- Lucs, Ieva (February 13, 2018). "Ontario PC leadership hopeful Doug Ford vows to review province's sex-ed curriculum". CBC News.
- Fitzpatrick, Meagan (February 14, 2018). "Ontario sex ed curriculum at issue in PC leadership race". CBC News.
- "Doug Ford says 'we've got to consult parents' when it comes to minors' access to abortion". CBC News. March 5, 2018.
Ontario Progressive Conservative leadership hopeful Doug Ford has taken the controversial step of reopening the abortion debate, suggesting that parents of minors should be consulted before they can access the procedure.
- Ferguson, Rob (March 5, 2018). "PC leadership candidate Doug Ford opens controversial abortion debate". Toronto Star. Retrieved April 7, 2018.
- "Ontario PC leader plans to be in Northwestern Ontario early next week". Kenora Daily Miner and News. April 5, 2018. Retrieved April 7, 2018.
- "Progressive Conservatives outline plan for northern Ontario". CBC News. March 16, 2018. Retrieved July 19, 2018.
- "A bulldozer is not a plan". The Chronicle-Journal. March 21, 2018. Retrieved July 19, 2018.
- Dreschel, Andrew (April 4, 2018). "City can spend LRT money on other projects, Ford says". Hamilton Spectator. Retrieved April 7, 2018.
- Craggs, Samantha (April 6, 2018). "Doug Ford's $1.3B Hamilton campaign promise means more wild times for LRT: mayor". CBC News. Retrieved April 7, 2018.
- Grenier, Éric (April 6, 2018). "With nine weeks to go, the Ontario election is Doug Ford's to lose". CBC News. Retrieved April 7, 2018.
- Crawley, Mike (April 7, 2018). "11 Liberals won't run in Ontario election, and that's a problem for Kathleen Wynne". CBC News. Retrieved April 7, 2018.
- Raza, Ali (May 24, 2018). "Hazel McCallion endorses PC Leader Doug Ford and Liberal Finance Minister Charles Sousa". mississauga.com.
- Kassam, Ashifa (April 30, 2018). "Canada's Trump moment? Doug Ford rises in conservative party". The Guardian. Toronto. Retrieved June 2, 2018.
- Porter, Catherine (June 2, 2018). "Will a Canadian Donald Trump Become Ontario's Leader?". The New York Times. Retrieved June 2, 2018.
- Dehaas, Josh (May 12, 2018). "Doug Ford doesn't like Trump comparison but praises his policies". CTV News. Retrieved June 2, 2018.
- Artuso, Antonella (June 8, 2018). "Doug Ford wins majority with promise to fix Ontario". Toronto Sun. Retrieved June 23, 2018.
- "Unofficial Election Results: Etobicoke North". Elections Ontario. Archived from the original on June 22, 2018. Retrieved July 19, 2018.
- Hutton, Deb. "COMMENTARY: Doug Ford tapped into Ontario's overwhelming desire for change". Global News. Retrieved June 9, 2018.
- Benzie, Robert; Ferguson, Rob; Rushowy, Kristin (June 29, 2018). "Doug Ford sworn in as Ontario premier". Toronto Star. Retrieved July 17, 2018.
- "For 1st time since Doug Ford elected, Ontario Legislature sits". CBC News.
- Benzie, Robert (July 6, 2018). "Ford rewards key Tory adviser with $348K patronage job to curb hospital overcrowding". Toronto Star.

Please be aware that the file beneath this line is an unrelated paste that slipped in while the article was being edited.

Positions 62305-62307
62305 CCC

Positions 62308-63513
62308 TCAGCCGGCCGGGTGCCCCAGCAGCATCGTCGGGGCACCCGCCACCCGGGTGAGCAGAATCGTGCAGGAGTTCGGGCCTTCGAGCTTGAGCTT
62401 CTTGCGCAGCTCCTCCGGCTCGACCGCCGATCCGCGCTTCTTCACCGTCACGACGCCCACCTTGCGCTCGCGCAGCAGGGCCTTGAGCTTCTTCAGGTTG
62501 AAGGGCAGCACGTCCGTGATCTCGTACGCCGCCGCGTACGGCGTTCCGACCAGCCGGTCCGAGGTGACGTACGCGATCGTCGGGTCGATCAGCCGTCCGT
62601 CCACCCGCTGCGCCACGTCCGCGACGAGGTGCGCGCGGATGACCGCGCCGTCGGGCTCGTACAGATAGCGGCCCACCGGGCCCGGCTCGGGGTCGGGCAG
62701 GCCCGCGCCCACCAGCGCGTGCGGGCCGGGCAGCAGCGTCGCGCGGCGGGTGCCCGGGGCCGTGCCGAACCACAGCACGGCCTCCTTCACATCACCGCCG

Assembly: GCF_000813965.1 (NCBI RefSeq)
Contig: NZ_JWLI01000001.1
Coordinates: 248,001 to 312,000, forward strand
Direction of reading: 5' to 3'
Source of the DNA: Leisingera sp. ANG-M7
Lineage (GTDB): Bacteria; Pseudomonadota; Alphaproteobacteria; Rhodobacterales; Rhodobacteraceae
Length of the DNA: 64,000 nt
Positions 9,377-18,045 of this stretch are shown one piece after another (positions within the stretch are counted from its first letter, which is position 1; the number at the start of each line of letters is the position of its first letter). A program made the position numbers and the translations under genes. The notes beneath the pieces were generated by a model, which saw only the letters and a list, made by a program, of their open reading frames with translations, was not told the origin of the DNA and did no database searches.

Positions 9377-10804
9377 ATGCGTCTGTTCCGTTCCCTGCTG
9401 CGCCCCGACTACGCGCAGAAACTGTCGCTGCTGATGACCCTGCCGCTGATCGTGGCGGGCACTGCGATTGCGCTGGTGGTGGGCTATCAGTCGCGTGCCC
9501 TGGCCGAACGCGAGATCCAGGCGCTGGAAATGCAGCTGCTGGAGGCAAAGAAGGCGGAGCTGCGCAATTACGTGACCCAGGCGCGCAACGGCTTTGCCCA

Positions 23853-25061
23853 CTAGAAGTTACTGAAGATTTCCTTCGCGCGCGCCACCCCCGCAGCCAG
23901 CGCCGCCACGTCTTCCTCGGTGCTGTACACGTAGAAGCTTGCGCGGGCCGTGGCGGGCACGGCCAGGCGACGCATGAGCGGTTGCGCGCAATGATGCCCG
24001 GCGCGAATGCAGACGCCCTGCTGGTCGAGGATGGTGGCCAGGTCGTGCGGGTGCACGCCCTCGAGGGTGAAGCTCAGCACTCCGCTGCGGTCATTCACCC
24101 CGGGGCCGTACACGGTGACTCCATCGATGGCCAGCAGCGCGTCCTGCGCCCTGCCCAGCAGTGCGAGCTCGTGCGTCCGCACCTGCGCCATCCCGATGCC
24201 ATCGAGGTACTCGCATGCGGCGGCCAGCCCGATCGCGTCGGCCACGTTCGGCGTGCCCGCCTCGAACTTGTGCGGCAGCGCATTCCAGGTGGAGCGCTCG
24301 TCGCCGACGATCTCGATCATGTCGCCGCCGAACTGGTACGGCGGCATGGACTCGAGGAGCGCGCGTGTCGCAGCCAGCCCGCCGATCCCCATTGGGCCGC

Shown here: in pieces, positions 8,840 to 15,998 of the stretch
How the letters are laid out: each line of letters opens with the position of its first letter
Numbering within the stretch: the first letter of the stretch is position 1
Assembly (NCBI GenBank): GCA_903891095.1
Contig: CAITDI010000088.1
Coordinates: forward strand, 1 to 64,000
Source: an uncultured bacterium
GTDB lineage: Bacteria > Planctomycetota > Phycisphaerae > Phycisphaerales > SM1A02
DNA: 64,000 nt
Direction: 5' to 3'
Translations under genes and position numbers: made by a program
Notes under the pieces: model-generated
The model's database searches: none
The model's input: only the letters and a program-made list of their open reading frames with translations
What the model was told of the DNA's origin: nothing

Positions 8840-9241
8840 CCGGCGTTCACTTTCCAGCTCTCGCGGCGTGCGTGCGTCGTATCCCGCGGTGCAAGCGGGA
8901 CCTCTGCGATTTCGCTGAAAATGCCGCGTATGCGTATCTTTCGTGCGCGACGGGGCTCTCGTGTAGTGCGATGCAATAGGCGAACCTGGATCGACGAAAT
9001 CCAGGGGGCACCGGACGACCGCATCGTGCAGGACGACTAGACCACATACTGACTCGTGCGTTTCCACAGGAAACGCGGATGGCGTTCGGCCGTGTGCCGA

- "Every program Doug Ford's PCs have already cancelled or 'held' since being elected". dailyhive.com. July 10, 2018.
- "Ford government scraps controversial Ontario sex-ed curriculum" – via The Globe and Mail.
- "What has Doug Ford done so far?" – via Toronto Life.
- "Ontario Cancelling Outdated, Ineffective Drive Clean Program".
- McClenaghan, Theresa; Lindgren, Richard D. (December 7, 2018), "Deregulation Redux: Ontario's Environmental Laws under Attack (Again)", Canadian Environmental Law Association (CELA), retrieved December 10, 2018
- "Premier Doug Ford Announces the End of the Cap-and-Trade Carbon Tax Era in Ontario". news.ontario.ca (Press release). July 3, 2018.
- Kassam, Ashifa (July 3, 2018). "Doug Ford scraps carbon tax plan and sets up climate fight with Trudeau". The Guardian (UK). Toronto, Ontario. Retrieved December 9, 2018.
Decision to end program to reduce greenhouse gas emissions puts Ontario in line for showdown with federal government
- Crawley, Mike (July 6, 2018). "What the carbon pricing future looks like in Doug Ford's Ontario". CBC News. Retrieved July 17, 2018.
- Stone, Laura (November 15, 2018). "Ontario Tories promise low-income tax cut, scale back political fundraising rules in first fiscal outlook". The Globe and Mail. Toronto. Retrieved December 9, 2018.
- Rieti, John (July 3, 2018). "Doug Ford is officially ending Ontario's cap-and-trade plan, but what's next?". CBC News. Retrieved July 17, 2018.
- "Canadian federation is fractured, New Brunswick's rookie premier says | Globalnews.ca". CBC. Global News. December 21, 2018.
- "Doug Ford, Andrew Scheer join forces against carbon tax | CBC News". CBC. CBC. October 30, 2018.
- Rubin, Josh (July 17, 2019). "Doug Ford said gas would get more expensive because of the carbon tax — but it's still cheaper now than it was a year ago". Welland Tribune. Retrieved July 19, 2019.
- "PC Leader Doug Ford pledges to cut hydro bills by 12% if elected | CBC News". CBC.
- "Plan For The People". Ontario PC Party. nd.
- Giovannetti, Justin (April 27, 2018). "Doug Ford promises 12-per-cent cut to Ontario hydro rates but doesn't say how Tories would replace lost revenue". The Globe and Mail. Retrieved June 4, 2018.
- "Ontario PC Leader Doug Ford renews attack on Hydro One CEO and board". CBC News. April 19, 2018. Retrieved May 4, 2018.
- Jeffords, Shawn (April 12, 2018). "Doug Ford's Pledge To Fire Hydro One CEO, Board Would Cost $10.7M". Huffington Post. Canadian Press. Retrieved May 4, 2018.
- "Doug Ford government moves to take greater control of Hydro One executive salaries". Financial Post. July 16, 2018.